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Following the Decision Trail of is Portfolios

PUBLISHED : Tuesday, 27 June, 2017, 3:02pm
UPDATED : Tuesday, 27 June, 2017, 3:02pm

[Sponsored article] Large firms often grapple with hundreds of simultaneous decisions relating to investments in information systems (IS). But the question of why some decisions are approved and others rejected, and how that relates to the firm’s IS strategy, has not been properly studied. A new study addresses that gap by developing a model and applying it to actual decision-making within a Fortune 50 multi-business operation.

At the heart of that work is the desire to determine the decision rationale (DR) for IS portfolio prioritisation and whether it accords with IS strategy.

“Incongruence between DR and a firm’s IS strategy is not only likely to be associated with allocation of investment in unsuitable IS initiatives, but also associated with firms missing out on key IS-enabled strategic business opportunities,” report the authors Prasanna Karhade, Michael J Shaw and Ramanath Subramanyam.

They therefore develop a profile of DR and analyse how this is applied under two types of strategies: a conservative IS strategy that is ultimately focused on the assessment and mitigation of risks, and an innovative IS strategy focused on exploring new opportunities.

They zoom in on three key features of DR: communicability, consistency and its risk appropriateness.

“A simple, communicable DR uses scarce resources – senior management’s time and attention – judiciously. The frequency with which decision rules are applied, in particular the number of decisions made using the same rule, represents consistency. And risk appropriateness relates to the right kinds of questions being raised and/or answered, based on the chosen IS strategy, before decisions are made,” they said.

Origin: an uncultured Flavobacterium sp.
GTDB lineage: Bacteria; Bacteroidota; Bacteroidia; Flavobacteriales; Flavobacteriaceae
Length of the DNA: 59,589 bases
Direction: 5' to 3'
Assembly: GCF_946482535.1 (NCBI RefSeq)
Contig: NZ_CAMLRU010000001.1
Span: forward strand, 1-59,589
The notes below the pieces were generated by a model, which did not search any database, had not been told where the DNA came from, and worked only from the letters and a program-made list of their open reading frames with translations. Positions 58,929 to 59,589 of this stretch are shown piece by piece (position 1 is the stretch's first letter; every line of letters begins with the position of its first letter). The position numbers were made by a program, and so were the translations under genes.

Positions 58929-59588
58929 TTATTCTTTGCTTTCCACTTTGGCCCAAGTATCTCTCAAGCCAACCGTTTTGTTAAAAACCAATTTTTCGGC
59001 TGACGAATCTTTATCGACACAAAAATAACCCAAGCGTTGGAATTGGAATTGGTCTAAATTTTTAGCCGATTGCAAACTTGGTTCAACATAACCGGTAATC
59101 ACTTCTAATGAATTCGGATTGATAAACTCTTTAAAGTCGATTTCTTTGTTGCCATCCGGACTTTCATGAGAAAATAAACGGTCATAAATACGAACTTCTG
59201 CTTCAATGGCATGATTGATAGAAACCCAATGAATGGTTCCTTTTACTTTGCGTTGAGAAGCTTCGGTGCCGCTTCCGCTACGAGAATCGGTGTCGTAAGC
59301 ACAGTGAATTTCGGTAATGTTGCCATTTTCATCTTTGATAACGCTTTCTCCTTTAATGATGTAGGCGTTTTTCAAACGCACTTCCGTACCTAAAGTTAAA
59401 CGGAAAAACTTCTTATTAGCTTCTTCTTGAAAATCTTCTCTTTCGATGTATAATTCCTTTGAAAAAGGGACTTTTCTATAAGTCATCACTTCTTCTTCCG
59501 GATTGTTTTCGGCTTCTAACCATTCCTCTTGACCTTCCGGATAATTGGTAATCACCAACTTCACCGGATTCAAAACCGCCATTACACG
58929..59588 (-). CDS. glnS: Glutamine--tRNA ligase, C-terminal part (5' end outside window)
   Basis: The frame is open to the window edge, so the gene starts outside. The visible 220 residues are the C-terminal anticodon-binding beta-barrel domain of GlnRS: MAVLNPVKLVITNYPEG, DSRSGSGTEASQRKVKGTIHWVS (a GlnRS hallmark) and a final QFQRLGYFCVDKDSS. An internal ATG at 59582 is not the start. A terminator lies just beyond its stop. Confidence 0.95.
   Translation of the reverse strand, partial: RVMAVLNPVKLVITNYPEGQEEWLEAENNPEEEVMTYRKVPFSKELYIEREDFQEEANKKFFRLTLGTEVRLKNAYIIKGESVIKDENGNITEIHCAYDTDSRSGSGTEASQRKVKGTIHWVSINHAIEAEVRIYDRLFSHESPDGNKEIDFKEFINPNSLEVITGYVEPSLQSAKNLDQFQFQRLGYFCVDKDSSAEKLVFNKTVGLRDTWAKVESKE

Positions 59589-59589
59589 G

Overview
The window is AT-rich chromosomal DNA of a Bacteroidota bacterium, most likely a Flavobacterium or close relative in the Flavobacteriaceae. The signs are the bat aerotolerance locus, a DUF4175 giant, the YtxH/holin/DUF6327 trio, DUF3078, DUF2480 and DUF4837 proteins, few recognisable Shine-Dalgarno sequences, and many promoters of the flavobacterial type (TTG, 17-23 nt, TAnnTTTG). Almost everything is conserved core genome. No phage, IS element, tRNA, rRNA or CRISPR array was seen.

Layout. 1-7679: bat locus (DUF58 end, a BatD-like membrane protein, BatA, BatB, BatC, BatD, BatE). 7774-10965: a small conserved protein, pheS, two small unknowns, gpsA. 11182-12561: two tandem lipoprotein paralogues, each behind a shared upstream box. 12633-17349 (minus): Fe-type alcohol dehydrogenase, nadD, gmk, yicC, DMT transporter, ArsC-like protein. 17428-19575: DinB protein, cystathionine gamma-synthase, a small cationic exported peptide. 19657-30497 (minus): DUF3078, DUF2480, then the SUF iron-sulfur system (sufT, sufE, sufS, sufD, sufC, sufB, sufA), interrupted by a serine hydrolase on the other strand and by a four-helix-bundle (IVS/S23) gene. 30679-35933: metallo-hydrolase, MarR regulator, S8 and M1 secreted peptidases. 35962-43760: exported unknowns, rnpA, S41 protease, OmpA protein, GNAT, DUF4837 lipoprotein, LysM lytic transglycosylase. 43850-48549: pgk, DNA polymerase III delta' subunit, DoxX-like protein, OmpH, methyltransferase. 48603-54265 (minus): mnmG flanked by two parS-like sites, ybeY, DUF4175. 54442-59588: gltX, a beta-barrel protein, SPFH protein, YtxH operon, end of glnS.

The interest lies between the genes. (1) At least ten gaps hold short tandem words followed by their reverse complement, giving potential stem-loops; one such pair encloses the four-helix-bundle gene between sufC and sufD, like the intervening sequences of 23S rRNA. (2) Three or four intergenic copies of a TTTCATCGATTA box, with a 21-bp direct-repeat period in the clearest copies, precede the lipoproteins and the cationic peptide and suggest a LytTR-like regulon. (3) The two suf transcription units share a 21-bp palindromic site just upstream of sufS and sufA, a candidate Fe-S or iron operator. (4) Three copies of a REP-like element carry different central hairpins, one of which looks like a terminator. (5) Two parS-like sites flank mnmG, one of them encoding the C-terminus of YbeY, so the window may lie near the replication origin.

Each strategy has different external and internal factors that will affect its DR. A conservative IS strategy is associated with a relatively stable external environment, a formal decision-making structure, and a risk-averse tendency in the quest for efficiency improvements. “These qualities are likely to result in an easily communicable, highly-consistent DR and focus on risk assessment and mitigation,” they said.

An innovative IS strategy is associated with a dynamic external environment, an organic decision-making structure, and risk-taking tendencies. “This is likely to mean a DR that is not easy to communicate, is not likely to be applied with a high consistency, and focuses on exploring opportunities,” they said.

These ideas were explored in two business units of the Fortune 50 operation, one that adopted a conservative IS strategy and the other an innovative one. The authors conducted face-to-face interviews with key members of the top management teams, were shown confidential documents, and were allowed to observe IS portfolio prioritisation sessions. Afterwards, they were told the decisions that were taken.

The input information to the decision was fed into a “decision tree” that broke the data down to 15 attributes relating to benefits, risk assessment and risk mitigation, and correlated these with the decisions made. This enabled the authors to derive a tacit understanding of the DR under each strategy.

The unit following a conservative IS strategy used a decision tree characterised by only five of the attributes – one benefit attribute, two risk assessments and two risk mitigations – and some 63 percent of decisions were made by applying just one of these. This supported the idea that a conservative IS strategy is highly consistent, easily communicable and focused on risk assessment and mitigation.

The innovators, on the other hand, were represented by six decision attributes – three benefits, one risk assessment and two risk mitigations – and only 40 per cent of decisions were explained by one main rule. Therefore, their DR was not easy to communicate, not highly consistent, and it focused on exploring opportunities.

The authors advised firm’s to pay heed to the differences because the right DR for there IS strategy could affect the kinds of initiatives they adopt. They suggested managers could more clearly understand their own DR by gathering the relevant information and developing a repository of decision rules to use not only when making decisions, but also managing portfolio lifecycles.

“Decision rules can tie information attributes to the decision outcomes. As various decision makers articulate their individual DRs in the form of rules, they develop a repository of decision rules. They can also compare their DRs, understand the point of view of others, and eventually agree upon DRs to apply when prioritising IS portfolios. Such collective exercises can enable decision makers to arrive at a set of rules that are collectively deemed non-negotiable,” they said.


By KARHADE, Prasanna P | SHAW, Michael J | SUBRAMANYAM, Ramanath
MIS Quarterly, Vol. 39, No. 2, June 2015